Dáil debates

Wednesday, 15 December 2021

Health (Regulation of Termination of Pregnancy) (Foetal Pain Relief) Bill 2021: Second Stage [Private Members]


11:02 am

Photo of Holly CairnsHolly Cairns (Cork South West, Social Democrats) | Oireachtas source

This Bill is deeply troubling and morally wrong. It is an attempt to undermine the will of the Irish people. It is trying to legislate on medical best practice. This is not only inappropriate, but also incredibly disrespectful to women and doctors. Ultimately, it is a move to control women’s bodies. We are not going to return to those days. The eighth amendment and all it represented was decisively dismissed by the Irish people. The only question for this House now is how we can ensure best medical and caring practice for women and families.

This Bill is cloaked in language of compassion when in reality it is trying to drag us backwards and to have the debate all over again. All we can say to that is “No”. The people of Ireland, especially the women who have had to endure patriarchal control for generations, will not put up with it. The days of middle-aged men trying to control the bodies of young women are over. We have won our bodily autonomy and we are not giving it up. This Bill is straight from the playbook of anti-choice Americans. It is a commonly used barrier on behalf of those who believe in forced pregnancies. It makes it more difficult for women in traumatic situations to access healthcare. I would have hoped that no one would think of putting forward such a Bill, especially given how clearly the Irish people spoke on this issue. The majority of people voted for free, safe and legal abortion. In my constituency almost 65% of people voted in its favour. I trust women, families, doctors and nurses.

It is highly inappropriate for legislators to intervene in medical practices. Despite our under-funded health service, we have some of the most dedicated and caring medical staff in the world and this Bill is acutely insulting to the care they provide every day. Patients and healthcare professionals should have the freedom to make decisions based on medical science and the best interests of the patients themselves, nothing else. Legislation on particular medical procedures is not just highly inappropriate but it serves to confuse and restrict options available to women and families, often in the most tragic circumstances. Abortions are healthcare and girls and women are entitled to reproductive health. The Irish people have guaranteed those rights.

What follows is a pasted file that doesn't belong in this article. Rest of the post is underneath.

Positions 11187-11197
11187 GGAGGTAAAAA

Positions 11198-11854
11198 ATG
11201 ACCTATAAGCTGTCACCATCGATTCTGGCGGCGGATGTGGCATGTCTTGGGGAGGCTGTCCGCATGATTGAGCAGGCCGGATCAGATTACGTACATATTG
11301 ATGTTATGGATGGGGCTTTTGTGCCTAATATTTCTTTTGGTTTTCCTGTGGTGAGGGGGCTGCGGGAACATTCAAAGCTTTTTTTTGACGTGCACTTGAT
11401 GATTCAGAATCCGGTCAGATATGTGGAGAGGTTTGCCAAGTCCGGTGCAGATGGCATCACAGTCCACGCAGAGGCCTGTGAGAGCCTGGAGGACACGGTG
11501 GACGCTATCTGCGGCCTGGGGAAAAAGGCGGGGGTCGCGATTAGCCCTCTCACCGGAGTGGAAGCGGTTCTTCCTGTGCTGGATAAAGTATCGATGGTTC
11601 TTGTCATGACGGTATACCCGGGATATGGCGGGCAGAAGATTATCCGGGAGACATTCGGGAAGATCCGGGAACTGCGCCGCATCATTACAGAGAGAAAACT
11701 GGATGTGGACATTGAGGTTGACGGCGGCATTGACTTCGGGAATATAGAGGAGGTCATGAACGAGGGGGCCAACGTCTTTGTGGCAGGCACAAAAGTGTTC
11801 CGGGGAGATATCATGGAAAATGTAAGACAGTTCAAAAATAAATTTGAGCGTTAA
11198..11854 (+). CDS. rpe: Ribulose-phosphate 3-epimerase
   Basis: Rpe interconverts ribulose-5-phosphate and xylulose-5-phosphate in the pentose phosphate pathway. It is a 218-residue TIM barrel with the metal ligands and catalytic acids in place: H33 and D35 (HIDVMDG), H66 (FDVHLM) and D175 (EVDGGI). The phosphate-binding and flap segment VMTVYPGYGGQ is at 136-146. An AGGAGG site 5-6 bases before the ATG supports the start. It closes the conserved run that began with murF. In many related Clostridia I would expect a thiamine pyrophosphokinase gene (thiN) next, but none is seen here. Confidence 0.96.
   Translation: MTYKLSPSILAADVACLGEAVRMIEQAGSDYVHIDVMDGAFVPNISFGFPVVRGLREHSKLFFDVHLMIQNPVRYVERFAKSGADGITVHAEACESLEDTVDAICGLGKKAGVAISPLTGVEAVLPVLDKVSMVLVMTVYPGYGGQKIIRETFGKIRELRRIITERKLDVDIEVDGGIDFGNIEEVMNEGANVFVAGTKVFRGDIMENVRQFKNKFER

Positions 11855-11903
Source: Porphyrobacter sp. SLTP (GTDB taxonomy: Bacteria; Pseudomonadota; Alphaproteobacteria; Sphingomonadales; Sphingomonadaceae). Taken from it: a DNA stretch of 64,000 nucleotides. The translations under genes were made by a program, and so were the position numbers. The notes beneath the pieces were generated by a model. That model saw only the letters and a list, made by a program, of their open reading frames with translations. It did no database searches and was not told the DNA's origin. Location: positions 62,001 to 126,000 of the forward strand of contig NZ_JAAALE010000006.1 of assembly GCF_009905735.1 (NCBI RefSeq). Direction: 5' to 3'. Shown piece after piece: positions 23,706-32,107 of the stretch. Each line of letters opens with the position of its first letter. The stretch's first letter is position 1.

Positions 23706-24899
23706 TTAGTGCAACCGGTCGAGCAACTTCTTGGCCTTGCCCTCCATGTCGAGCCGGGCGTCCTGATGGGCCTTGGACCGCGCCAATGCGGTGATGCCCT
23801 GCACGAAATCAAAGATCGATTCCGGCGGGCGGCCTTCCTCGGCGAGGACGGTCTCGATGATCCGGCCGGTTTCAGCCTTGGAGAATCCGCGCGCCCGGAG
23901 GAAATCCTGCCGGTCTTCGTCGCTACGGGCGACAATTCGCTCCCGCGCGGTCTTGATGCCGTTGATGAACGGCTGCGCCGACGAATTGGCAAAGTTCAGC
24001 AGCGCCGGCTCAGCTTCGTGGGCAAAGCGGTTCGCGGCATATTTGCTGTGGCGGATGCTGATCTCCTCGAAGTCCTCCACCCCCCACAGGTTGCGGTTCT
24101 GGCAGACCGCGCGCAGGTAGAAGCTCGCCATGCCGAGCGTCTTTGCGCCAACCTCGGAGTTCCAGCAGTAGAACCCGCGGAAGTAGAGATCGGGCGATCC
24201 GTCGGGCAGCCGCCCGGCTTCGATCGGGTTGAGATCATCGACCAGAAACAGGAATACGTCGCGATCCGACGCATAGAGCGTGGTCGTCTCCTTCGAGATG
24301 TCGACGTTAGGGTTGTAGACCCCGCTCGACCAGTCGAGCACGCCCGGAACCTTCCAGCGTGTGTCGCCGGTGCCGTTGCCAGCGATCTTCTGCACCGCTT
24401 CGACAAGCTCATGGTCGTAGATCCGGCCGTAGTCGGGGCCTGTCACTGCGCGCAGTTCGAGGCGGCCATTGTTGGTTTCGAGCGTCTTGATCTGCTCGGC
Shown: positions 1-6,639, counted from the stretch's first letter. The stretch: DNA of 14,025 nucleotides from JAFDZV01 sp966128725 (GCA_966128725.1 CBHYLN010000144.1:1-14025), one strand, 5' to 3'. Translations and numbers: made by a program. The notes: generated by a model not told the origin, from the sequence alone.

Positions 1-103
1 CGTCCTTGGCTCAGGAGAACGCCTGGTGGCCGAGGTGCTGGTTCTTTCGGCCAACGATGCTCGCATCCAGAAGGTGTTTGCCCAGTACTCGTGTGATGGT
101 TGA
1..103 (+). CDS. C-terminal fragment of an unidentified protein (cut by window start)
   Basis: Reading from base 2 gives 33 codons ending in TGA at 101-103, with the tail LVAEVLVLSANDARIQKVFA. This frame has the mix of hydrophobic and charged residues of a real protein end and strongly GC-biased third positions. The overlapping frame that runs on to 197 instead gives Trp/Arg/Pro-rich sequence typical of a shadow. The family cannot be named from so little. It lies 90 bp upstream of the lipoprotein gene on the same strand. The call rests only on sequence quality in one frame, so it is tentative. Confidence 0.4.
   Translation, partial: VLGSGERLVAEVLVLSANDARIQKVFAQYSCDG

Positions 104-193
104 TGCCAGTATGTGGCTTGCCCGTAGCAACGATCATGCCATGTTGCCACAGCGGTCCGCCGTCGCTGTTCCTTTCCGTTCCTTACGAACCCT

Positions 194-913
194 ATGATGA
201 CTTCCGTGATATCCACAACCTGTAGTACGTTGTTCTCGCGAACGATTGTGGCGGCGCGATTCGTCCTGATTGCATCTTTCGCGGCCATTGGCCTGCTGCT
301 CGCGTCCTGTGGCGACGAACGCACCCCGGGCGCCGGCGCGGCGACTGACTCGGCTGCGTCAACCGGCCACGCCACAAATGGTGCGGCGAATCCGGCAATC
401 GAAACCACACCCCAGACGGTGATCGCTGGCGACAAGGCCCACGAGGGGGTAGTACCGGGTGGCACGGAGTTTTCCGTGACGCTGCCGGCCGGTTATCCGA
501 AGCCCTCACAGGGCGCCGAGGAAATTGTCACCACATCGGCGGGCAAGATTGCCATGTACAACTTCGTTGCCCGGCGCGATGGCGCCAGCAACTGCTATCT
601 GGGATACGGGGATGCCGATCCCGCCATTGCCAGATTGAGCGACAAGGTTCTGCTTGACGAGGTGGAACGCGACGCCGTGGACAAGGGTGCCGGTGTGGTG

This Bill is part of a larger anti-choice strategy to treat abortion care as exceptional. Where are the laws on anaesthetics for orthopaedic surgery, or the Bills regulating colorectal procedures or prostate cancer care? They are not up for debate in this House because we trust medical professionals. It appears that the Rural Independent Group believes that healthcare for girls and women needs legislation. This Bill is especially callous and upsetting for women and families who have experienced terminations after 20 weeks. The fact that we are standing here debating this and the inevitable coverage it will receive will no doubt be very distressing to them, and my heart goes out to every individual and family affected. Cases of foetal anomaly are rare, sensitive, clinically complex and altogether heartbreaking.

It is astonishingly disrespectful to try to sensationalise later abortions. They are the most difficult and emotional decisions a woman or family will ever have to make.

The exceptionally courageous individuals and couples involved in terminations for medical reasons were forced to share their personal stories of pain and sorrow during the referendum. Anyone who is willing to listen will know the hurt and agony they endured in situations with no good options. Their choice for termination is always based on love. They are motivated to end or prevent suffering. To suggest these people and their medical professionals need a law to consider foetal pain is particularly cruel. We should be discussing the support we can put in place for these women and their families. Many, mainly those who need terminations for medical reasons, still have to travel abroad to get care that should be available at home.